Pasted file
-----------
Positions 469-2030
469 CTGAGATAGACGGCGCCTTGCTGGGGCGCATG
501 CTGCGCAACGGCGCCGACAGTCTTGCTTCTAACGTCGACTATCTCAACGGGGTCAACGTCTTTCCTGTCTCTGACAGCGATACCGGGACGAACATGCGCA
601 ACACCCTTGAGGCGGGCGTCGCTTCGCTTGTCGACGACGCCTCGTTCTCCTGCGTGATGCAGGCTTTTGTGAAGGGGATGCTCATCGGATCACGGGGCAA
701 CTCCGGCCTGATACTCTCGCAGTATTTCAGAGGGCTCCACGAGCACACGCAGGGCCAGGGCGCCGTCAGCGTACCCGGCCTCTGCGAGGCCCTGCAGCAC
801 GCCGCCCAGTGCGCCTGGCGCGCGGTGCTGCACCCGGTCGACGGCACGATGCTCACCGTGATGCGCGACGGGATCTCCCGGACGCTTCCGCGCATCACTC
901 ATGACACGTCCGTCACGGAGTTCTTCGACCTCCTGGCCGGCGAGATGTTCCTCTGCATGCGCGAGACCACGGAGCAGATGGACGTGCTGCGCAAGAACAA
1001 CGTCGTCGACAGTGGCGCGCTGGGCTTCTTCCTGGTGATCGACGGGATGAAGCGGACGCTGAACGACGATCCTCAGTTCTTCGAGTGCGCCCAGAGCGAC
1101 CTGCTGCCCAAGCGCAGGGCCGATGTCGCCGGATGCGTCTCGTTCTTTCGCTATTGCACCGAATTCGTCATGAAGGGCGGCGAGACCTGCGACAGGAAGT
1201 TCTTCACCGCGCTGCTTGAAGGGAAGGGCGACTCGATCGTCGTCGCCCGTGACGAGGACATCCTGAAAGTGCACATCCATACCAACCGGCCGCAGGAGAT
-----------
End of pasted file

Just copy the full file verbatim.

Positions 469-2030
469 CTGAGATAGACGGCGCCTTGCTGGGGCGCATG
501 CTGCGCAACGGCGCCGACAGTCTTGCTTCTAACGTCGACTATCTCAACGGGGTCAACGTCTTTCCTGTCTCTGACAGCGATACCGGGACGAACATGCGCA
601 ACACCCTTGAGGCGGGCGTCGCTTCGCTTGTCGACGACGCCTCGTTCTCCTGCGTGATGCAGGCTTTTGTGAAGGGGATGCTCATCGGATCACGGGGCAA
701 CTCCGGCCTGATACTCTCGCAGTATTTCAGAGGGCTCCACGAGCACACGCAGGGCCAGGGCGCCGTCAGCGTACCCGGCCTCTGCGAGGCCCTGCAGCAC
801 GCCGCCCAGTGCGCCTGGCGCGCGGTGCTGCACCCGGTCGACGGCACGATGCTCACCGTGATGCGCGACGGGATCTCCCGGACGCTTCCGCGCATCACTC
901 ATGACACGTCCGTCACGGAGTTCTTCGACCTCCTGGCCGGCGAGATGTTCCTCTGCATGCGCGAGACCACGGAGCAGATGGACGTGCTGCGCAAGAACAA
1001 CGTCGTCGACAGTGGCGCGCTGGGCTTCTTCCTGGTGATCGACGGGATGAAGCGGACGCTGAACGACGATCCTCAGTTCTTCGAGTGCGCCCAGAGCGAC
1101 CTGCTGCCCAAGCGCAGGGCCGATGTCGCCGGATGCGTCTCGTTCTTTCGCTATTGCACCGAATTCGTCATGAAGGGCGGCGAGACCTGCGACAGGAAGT
1201 TCTTCACCGCGCTGCTTGAAGGGAAGGGCGACTCGATCGTCGTCGCCCGTGACGAGGACATCCTGAAAGTGCACATCCATACCAACCGGCCGCAGGAGAT